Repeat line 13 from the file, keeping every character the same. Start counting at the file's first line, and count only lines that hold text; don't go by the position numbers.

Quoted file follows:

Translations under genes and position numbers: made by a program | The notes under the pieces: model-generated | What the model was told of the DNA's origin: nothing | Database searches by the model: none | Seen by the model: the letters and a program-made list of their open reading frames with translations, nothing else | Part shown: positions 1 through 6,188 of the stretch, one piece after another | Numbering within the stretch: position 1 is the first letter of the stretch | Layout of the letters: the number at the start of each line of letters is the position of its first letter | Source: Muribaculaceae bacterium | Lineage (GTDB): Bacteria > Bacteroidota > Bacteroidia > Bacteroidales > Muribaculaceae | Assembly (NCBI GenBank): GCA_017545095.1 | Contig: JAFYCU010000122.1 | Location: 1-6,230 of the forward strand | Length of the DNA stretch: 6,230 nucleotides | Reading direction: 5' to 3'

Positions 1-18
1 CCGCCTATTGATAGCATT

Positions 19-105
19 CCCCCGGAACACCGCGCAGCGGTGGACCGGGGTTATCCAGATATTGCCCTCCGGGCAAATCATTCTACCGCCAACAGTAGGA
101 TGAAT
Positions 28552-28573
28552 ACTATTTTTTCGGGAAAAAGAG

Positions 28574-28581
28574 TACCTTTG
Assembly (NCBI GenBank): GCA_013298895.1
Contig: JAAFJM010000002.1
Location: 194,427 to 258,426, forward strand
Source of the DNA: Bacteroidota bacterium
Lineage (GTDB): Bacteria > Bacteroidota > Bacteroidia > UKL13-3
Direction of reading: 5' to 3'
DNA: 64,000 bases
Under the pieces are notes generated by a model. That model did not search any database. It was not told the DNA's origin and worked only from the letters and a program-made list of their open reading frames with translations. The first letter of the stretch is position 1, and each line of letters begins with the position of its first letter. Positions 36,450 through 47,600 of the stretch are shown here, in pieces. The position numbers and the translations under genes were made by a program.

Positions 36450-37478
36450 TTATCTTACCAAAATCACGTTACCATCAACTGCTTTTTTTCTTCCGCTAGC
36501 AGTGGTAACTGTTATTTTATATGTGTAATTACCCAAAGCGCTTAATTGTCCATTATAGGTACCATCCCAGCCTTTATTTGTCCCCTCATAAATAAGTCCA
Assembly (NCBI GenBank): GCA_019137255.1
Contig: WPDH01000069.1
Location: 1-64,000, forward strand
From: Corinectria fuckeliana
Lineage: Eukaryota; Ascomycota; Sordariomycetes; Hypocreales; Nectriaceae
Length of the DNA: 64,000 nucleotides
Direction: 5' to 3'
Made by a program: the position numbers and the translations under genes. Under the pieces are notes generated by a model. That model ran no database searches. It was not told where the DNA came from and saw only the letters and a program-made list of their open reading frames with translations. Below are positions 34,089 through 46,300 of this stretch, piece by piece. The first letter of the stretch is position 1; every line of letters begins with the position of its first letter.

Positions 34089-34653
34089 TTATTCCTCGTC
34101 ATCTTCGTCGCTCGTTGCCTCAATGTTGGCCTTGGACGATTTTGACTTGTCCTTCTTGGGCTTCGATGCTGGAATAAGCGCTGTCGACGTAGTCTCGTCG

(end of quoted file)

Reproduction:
Location: 194,427 to 258,426, forward strand